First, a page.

This was my second year at Sail Caribbean. After my first year, I came back home and was a completely different person. I felt more mature, more calm, and more alive. But even though this was my second year, I still know that I have changed in more ways than one in the past three weeks. I have become a lot better at understanding the responsibility of “running a household (but in our case a boat).” I am much better at cleaning after myself, because at camp we didn’t have our parents there to follow us around fixing our mess. I also have become much better at listening and leading, as one of the most important parts of being a captain was to help guide your crew, while taking their advice.
You have to get accustomed to a sailor’s lifestyle, but once you do it is one of the best experiences. One of the most amazing things I have done in my life is sleep on deck at Sail Caribbean. It is like a dream to be cradled to sleep by the rocking of the boat under the stars. Learning the responsibilities of cooking your own meals and keeping your room clean is very important. Living on a sailboat really helps you grow and mature.
It was very fun to gain all this responsibility, but it was also fun to get to share it with other people. Normally you would expect kids to hate to clean, but we had the best time spraying each other with hoses as we were trying to clean the deck. We also got the opportunity to cook with other people, which was really fun because my friends taught me their own cool recipes that I would never have tried to make on my own.
My first year, I got PADI certified at Sail Caribbean and it was one of the best decisions I have ever made. Seeing the worlds that exist deep in the ocean is one of the most breathtaking views. This year we did a dive off of Saba and I couldn’t believe my eyes, as laying in front of us was a giant coral-covered rock. It looked as though a volcano had been submerged beneath the water. From above, you had no idea that this whole life existed below you. Thousands of fish swam in all directions. Every few minutes I would swim over to a different friend and mime to them “mind blown.” It was absolutely incredible.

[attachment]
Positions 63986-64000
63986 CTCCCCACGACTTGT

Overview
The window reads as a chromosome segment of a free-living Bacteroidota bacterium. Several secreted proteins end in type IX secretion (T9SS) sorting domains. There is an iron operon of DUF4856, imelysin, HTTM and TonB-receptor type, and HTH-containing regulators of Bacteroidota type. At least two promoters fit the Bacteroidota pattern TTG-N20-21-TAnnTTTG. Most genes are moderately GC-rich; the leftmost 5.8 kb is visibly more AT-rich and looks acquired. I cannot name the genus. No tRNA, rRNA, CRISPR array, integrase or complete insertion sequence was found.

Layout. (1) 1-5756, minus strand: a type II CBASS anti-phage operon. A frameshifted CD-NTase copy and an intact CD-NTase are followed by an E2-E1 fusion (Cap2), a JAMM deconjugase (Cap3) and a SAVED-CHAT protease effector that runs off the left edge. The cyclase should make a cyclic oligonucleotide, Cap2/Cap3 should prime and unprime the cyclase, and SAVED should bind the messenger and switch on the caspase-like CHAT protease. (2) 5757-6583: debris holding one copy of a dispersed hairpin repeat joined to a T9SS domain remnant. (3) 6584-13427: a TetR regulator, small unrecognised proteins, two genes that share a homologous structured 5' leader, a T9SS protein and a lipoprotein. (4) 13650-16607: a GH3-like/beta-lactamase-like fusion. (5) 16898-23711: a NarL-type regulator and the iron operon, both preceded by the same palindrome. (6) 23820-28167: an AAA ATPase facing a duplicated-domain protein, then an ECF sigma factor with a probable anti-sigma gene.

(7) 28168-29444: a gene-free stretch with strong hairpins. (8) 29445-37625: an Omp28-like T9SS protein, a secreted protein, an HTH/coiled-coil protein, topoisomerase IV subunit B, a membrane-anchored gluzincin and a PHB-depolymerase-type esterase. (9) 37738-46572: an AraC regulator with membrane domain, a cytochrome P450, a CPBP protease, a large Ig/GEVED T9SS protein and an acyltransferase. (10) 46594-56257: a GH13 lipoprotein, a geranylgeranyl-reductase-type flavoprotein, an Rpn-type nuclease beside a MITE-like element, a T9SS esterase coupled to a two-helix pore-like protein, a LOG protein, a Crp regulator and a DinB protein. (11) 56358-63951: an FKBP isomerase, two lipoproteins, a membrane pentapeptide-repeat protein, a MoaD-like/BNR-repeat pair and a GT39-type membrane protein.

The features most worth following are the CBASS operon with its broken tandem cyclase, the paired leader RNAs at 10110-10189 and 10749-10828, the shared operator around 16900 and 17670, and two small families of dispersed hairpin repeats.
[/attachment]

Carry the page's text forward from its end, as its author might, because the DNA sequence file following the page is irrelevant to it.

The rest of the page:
It is so much fun to do water sports at camp, because not only are you trying new things but you’re forming new relationships while doing them. I went tubing in the early days of camp so I barely knew anyone, but after flying around on tube screaming and laughing with a bunch of kids I never knew, I started to make real friendships. We all had the best time paddle boarding to different boats and knocking each other off the boards.
I learned that trying things that are out of your comfort zone can open you up to a whole new world you’ve never experienced before. I am not being dramatic when I say that going on the night sail was the best thing I’ve ever done. I loved that rush when the boat was keeling and you couldn’t see a thing around you, only the stars guiding you. I love Sail Caribbean. It has become like a second home to me. The people are so warm and welcoming, you always feel comfortable. I am so grateful for the memories I have made at Sail Caribbean.
Samantha D., age 14, Greenwich, CT
The greatest challenge during the program was staying entertained during the quarantine period. Not being able to leave your boat and not having a phone, which was a crutch against boredom, it was difficult at first to stay entertained.